Hematology, Serum Chemistry, and Selected Nutritional Values of the Wild Komodo Dragon (Varanus komodoensis)
American Association of Zoo Veterinarians Conference 1997
Don Gillespie1, DVM; Frederic L. Frye2, DVM, MSC, C Biol, FI Biol; Putra Sastrawan3, MSC; Terry Fredeking4; John Arnett5
1Kansas City Zoological Gardens, Kansas City, MO, USA; 2Davis, CA, USA; 3Udayana University, Bali, Indonesia; 4Antibody Systems, Inc., Hurst, TX, USA; 5Cincinnati Zoo, Cincinnati, OH, USA
The Komodo dragon (Varanus komodoensis) is the world’s largest lizard and occupies the smallest range of any large carnivore in the world. Currently this varanid is listed in Appendix I (species threatened with extinction) of the Convention on International Trade in Endangered Species of Wild Fauna and Flora (CITES). In various books and media presentations the bite of this species is supposed to transmit deadly bacteria with death resulting from subsequent sepsis. As part of a comprehensive plan to evaluate this possibility further, normal physiologic values were collected on 11 animals during November 1996. Samples were assayed for vitamin A, vitamin D, vitamin E, trace mineral levels, and routine serum chemistries were performed. Complete hemograms were also performed on each animal. Data collected can be used for better captive management and to help determine potential problems in the wild population. Based on limited sample size and concurrent field biology studies, no significant toxic, infectious, or nutritional problems have been identified in Komodo dragons on the island of Komodo. These data will be used as part of a larger study including virology, parasitology, and microbiology to explore the immune system of this species. Further field studies are planned to expand sample size and for comparison with normal values of captive specimens.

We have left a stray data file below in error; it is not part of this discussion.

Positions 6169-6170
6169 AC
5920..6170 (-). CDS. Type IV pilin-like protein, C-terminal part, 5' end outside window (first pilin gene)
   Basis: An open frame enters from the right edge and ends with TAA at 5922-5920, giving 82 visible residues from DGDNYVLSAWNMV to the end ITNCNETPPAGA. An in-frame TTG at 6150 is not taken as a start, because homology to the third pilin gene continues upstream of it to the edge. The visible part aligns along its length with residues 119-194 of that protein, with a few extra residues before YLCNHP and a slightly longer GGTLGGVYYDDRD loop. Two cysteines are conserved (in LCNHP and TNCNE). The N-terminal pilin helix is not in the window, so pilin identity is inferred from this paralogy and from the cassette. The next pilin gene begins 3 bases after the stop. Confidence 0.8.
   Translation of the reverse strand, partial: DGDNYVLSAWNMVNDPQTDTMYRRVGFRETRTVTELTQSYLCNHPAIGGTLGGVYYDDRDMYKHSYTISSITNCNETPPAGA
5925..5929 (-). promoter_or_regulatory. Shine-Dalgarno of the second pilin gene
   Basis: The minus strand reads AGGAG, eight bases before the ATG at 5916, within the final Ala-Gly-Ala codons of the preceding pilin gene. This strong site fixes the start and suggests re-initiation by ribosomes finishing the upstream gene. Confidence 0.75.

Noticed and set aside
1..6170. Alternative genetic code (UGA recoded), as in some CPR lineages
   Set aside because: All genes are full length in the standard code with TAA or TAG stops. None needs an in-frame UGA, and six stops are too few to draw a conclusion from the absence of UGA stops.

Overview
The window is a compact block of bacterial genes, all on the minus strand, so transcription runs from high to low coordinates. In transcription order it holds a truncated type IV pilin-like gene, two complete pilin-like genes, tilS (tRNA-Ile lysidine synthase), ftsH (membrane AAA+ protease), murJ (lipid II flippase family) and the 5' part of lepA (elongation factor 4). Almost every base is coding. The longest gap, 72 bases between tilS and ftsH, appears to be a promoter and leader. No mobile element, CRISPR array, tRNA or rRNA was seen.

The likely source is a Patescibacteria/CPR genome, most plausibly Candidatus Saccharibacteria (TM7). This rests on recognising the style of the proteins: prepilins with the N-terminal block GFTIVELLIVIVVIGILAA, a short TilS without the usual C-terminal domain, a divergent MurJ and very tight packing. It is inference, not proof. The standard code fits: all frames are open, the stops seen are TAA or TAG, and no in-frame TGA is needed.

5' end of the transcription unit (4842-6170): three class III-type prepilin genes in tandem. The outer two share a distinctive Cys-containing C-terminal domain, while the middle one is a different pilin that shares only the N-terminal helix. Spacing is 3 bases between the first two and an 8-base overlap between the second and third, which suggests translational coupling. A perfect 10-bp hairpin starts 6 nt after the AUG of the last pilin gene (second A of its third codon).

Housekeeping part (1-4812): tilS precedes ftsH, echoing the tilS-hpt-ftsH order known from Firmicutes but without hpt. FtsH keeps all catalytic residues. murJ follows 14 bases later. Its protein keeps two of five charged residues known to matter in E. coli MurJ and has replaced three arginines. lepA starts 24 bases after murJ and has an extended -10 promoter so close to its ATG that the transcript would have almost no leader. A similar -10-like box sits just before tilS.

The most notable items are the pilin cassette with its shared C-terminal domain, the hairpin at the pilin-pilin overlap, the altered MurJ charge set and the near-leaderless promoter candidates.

The authors would like to thank the Columbus Zoo Conservation Fund and the Pittsburgh Zoo Conservation Fund for their generous support in sample analyses.